Since I scarcely know you, or what is the bothersome feature in your work (besides work), I suspect you'll change careers another 4.7 times during the next 20.2 years. You might conceive 2.1 kids, or forego that route, and put $151,578 more dollars in your pocket over that same time span.

The resolution is just another dream. But dreams have payment options. You must pay plenty into them, sacrifice some other route, and know that your sunk costs may infuriate someone you tend to say you love/like, but obviously they don't get what you are after and don't love/like you quite the way you want them to back.

At a younger adult age, with an IE degree, I had four goals: nice car, nice home/condo, good job that met the lifestyle, and a well, a smoking hot wife was what I wanted, but would have settle for a B- looker with DD boobs. (Hey, I'm a guy.) That said, I have no real estate, no car now (head gasket on one, repoed my moms), a freelance writing gig with FREE being the op word, and absolutely, not even the slightest tickle of a woman wanting me for a steady eddy, or a fuck buddy to soothe either her woe-beggotten trek, or the damn-good-n-rich living large existence.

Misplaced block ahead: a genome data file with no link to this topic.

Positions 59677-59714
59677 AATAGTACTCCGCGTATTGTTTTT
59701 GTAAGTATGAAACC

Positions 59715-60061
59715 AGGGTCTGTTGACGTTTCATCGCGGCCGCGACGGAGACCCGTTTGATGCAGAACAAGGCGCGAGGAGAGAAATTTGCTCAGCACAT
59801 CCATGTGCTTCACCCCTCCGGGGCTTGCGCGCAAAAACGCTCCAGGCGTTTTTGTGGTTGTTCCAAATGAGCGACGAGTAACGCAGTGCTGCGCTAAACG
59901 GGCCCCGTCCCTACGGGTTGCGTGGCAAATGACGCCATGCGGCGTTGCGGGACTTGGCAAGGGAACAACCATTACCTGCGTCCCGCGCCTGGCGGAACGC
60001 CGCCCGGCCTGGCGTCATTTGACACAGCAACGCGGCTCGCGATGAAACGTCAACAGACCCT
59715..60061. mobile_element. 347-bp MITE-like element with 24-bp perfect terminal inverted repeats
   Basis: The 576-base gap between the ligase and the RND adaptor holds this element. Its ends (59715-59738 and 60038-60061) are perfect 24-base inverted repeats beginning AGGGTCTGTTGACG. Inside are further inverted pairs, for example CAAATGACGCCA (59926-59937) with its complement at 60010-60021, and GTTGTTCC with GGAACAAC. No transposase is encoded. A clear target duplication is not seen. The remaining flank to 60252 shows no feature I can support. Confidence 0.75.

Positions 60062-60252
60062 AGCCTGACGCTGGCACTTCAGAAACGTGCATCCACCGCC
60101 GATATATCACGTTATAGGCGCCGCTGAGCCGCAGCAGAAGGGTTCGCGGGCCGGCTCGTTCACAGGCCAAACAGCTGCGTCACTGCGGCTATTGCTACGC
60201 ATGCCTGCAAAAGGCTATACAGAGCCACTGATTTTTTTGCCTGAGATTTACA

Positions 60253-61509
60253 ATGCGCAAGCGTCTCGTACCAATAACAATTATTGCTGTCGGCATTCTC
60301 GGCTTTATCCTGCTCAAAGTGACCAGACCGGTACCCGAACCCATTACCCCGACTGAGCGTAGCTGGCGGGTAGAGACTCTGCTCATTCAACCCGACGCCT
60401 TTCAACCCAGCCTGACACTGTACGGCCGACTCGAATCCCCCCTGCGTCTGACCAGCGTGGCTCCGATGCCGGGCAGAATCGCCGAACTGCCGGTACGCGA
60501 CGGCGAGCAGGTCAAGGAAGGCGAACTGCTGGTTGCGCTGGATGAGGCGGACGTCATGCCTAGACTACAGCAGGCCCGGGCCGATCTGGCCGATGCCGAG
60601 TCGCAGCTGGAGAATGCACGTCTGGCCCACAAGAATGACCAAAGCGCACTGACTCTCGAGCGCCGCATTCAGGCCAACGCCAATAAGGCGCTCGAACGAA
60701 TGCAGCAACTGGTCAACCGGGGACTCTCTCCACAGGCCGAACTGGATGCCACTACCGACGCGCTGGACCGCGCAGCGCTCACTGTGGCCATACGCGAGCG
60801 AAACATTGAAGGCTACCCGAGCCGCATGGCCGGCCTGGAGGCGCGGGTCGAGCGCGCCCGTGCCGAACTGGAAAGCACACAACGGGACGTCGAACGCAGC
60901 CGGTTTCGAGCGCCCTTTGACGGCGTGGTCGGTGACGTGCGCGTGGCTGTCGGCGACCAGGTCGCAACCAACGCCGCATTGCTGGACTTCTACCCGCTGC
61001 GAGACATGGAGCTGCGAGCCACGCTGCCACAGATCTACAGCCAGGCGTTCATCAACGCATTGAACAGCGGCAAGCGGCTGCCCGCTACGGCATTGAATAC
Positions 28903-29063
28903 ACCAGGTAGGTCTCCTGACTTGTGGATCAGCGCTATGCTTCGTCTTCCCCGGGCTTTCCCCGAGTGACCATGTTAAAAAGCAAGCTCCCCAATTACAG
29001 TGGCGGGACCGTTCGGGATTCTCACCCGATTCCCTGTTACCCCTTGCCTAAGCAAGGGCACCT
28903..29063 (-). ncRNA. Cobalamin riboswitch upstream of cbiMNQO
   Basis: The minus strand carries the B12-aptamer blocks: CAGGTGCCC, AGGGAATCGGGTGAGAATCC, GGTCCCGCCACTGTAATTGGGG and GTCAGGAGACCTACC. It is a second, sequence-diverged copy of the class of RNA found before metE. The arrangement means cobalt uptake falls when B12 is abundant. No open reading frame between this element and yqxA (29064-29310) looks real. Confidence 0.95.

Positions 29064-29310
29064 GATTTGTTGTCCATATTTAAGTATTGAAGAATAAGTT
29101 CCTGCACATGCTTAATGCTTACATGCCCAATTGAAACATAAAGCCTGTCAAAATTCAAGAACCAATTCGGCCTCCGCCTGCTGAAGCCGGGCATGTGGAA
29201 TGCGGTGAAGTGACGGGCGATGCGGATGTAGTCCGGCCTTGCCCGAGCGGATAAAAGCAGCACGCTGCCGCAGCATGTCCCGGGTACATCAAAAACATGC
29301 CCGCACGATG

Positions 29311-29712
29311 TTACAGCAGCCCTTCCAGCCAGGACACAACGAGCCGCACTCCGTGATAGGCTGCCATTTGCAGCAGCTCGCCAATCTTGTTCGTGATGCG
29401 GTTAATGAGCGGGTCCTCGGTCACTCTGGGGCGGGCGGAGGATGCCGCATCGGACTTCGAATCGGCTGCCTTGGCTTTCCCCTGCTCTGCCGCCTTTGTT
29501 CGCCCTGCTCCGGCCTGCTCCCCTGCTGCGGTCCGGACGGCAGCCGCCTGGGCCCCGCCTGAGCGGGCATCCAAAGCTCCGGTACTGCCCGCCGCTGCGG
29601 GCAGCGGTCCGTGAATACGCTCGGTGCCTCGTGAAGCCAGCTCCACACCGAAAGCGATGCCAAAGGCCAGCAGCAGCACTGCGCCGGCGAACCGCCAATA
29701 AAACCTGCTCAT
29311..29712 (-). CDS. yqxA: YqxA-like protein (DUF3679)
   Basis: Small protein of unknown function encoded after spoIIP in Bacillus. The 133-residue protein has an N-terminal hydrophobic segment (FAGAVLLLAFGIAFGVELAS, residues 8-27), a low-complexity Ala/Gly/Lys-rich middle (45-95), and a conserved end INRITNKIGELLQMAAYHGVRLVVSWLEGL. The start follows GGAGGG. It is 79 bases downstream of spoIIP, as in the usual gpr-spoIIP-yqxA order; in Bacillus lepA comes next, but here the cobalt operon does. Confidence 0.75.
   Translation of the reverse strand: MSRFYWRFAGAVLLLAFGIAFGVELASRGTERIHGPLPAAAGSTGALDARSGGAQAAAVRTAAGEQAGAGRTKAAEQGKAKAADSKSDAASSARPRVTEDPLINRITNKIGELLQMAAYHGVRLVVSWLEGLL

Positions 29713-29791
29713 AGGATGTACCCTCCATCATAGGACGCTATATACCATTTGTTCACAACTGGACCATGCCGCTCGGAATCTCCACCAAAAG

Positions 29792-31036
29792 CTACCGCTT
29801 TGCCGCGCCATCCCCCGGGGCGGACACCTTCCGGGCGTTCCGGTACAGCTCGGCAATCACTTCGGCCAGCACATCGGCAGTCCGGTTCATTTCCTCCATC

So, zero for four. I should be miserable.

But, not really. Of those, only the woman would be a plus factor to the current course setting I have. Sure, I will work soon enough. But if I get so desperate...I'll find a way again to do something menial and relatively worthless to survive. Since any a-hole can entertain with words, a song, or a cool new app put up for the world at $5.99 per download, my current skill sets probably won't make a dent into my dream of being a writer that gets to do projects around the world. Why I came back for college, part deux.

So, no losses are insurmountable. The fucking existence we lead generally does not end with or begin with a job, a car, a big screen hi-def, or a semi-steady sexual encounter that you do taxes with yearly and claim kids, if you want, separately. I yearn for when I could play baseball all day, eat spaghetti dinner with my mom, and watch the Wonder Years hoping shit would be better for me in my then dream pursuit of a cheerleader I fell for in high school. Alas, the damnest thing: I wasn't popular, or a stud enough athlete, too short, also, and I talked funny too (as a hillbilly from Tennessee tends to do).